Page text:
In our series of letters from African journalists, Ismail Einashe writes that migrants are facing a tougher time since the outbreak of coronavirus.
Thousands of African migrants are stuck in transit – unable to reach their destination or to get back home because the coronavirus pandemic has caused the world to come to a standstill.
Take two key exit points: the Horn of Africa route via the Gulf of Aden into the Middle East and the central Mediterranean route from Libya to Europe.
On the Horn of Africa route, the UN agency, the International Organisation for Migration (IOM), has recorded a sharp fall in the numbers of migrant crossings.
In April just 1,725 migrants arrived in Yemen from the Horn, compared to 7,223 in March, 9,624 in February and 11,101 in January of this year.
Last year more than 138,000 people – an average of around 11,500 a month – crossed on boats to Yemen, the majority Ethiopians bound for Saudi Arabia in search of work.
In the Somali port of Bosaso, migrants bound for the Middle East have been left stranded.
‘Coronavirus has changed everything’
The IOM estimates that about 400 migrants are currently been hosted by members of the local Ethiopian community in informal settlements around the city but the agency says they face increased stigma and abuse because travellers are seen as carriers of the virus.
A 19-year-old migrant told IOM: “I have been here for around three months. The coronavirus has changed everything. I cannot continue. I cannot go back because all borders are closed.”
In Djibouti, hundreds of migrants have been abandoned by traffickers in a country with one of the worst coronavirus outbreaks in Africa.
Meanwhile, across the Red Sea in Saudi Arabia and the United Arab Emirates have deported nearly 3,000 Ethiopian migrants on cargo planes over suspicions that they have coronavirus.
Most of them are domestic workers – including maids – who worked legally for low pay in the oil-rich Arab states.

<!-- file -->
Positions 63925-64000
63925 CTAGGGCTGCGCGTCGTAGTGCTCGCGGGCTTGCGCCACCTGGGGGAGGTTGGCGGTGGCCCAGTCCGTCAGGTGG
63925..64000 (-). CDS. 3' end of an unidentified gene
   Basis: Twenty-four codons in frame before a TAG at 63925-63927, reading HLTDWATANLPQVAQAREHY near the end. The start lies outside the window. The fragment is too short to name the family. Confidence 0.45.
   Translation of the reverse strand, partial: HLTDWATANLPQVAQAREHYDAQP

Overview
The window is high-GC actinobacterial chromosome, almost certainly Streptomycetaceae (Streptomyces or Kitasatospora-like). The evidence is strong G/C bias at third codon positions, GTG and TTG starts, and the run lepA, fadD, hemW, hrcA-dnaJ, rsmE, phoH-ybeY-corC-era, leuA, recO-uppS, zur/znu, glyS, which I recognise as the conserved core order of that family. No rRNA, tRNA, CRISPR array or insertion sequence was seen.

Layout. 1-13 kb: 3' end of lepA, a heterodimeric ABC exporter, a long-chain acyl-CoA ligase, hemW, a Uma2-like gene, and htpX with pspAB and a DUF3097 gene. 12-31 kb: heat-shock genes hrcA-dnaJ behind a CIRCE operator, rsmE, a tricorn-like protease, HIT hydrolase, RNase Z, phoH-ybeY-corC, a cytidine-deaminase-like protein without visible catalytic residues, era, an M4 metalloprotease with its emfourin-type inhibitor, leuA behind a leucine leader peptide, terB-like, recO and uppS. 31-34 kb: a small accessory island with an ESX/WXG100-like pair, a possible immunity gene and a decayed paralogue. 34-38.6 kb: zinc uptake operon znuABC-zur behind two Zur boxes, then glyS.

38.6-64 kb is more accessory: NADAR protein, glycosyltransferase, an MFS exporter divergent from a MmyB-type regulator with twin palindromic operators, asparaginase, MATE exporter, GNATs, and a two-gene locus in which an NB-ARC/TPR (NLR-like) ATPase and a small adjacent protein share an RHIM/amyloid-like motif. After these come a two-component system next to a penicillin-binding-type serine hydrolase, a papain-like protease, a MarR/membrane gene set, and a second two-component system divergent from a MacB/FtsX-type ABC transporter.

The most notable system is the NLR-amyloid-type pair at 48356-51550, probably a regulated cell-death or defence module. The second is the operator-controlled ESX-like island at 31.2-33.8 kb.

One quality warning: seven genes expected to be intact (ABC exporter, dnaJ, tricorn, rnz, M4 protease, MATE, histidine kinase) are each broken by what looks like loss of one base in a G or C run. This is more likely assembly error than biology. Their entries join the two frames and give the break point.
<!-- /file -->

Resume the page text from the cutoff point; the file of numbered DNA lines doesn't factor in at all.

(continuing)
In Libya – the other key exit point, and the most dangerous sea crossing for migrants in the world – restrictions have prevented humanitarian boats from rescuing migrants stranded at sea – with migrants forced to return to a country mired in a dangerous conflict.
There is likely to be a sharp rise in attempts to migrate to Europe once travel restrictions are lifted – not least because lockdowns in African states have worsened poverty and have caused more damage to already struggling economies.
As for European states, they have used the Covid-19 pandemic to once again politicise the issue of migration.
Malta has closed its ports and returned migrants at sea to Libya, while Italy said migrants would be quarantined on rescue boats.
Covid-19 has exposed migrants as the most marginalised people in this pandemic.
The UN High Commission for Refugees (UNHCR) says that of the 167 countries that have fully or partially closed their borders to deal with coronavirus, 57 have not made an exception for those seeking asylum.
The right to claim asylum is a basic right, though in recent years many states have sought to curtail it.
Most African migrants stay in Africa
In Europe, countries such as Austria, with a long track record of harsh anti-migration policies, have frozen the right to asylum using Covid-19 as justification.
Not only have migrant rights been curtailed but also blame is falling on them, with an increase in xenophobia because migrants are framed as carriers of the disease and maligned by politicians and media alike.
In Guangzhou in China, African migrants have been subjugated to evictions, harassment and forced quarantines, because of coronavirus fears, fuelled by a deep well of racism – this has sparked outrage and anger in Africa.
The majority of migration in Africa is intra-continental – Zimbabweans in South Africa, South Sudanese refugees in Uganda to workers from Burkina Faso in Ivory Coast.
South Africa has the highest number of coronavirus cases in Africa and it is also a regional magnet for millions of migrants.
It has been the government’s long-standing objective to reduce migration, and it seized the opportunity provided by the pandemic to build a border fence with Zimbabwe.
There is a danger that Covid-19 will do long-term damage to migrant rights, as states continue to adopt inward-looking policies to try and keep out not only people seeking better economic opportunities in Europe, but also those fleeing political persecution.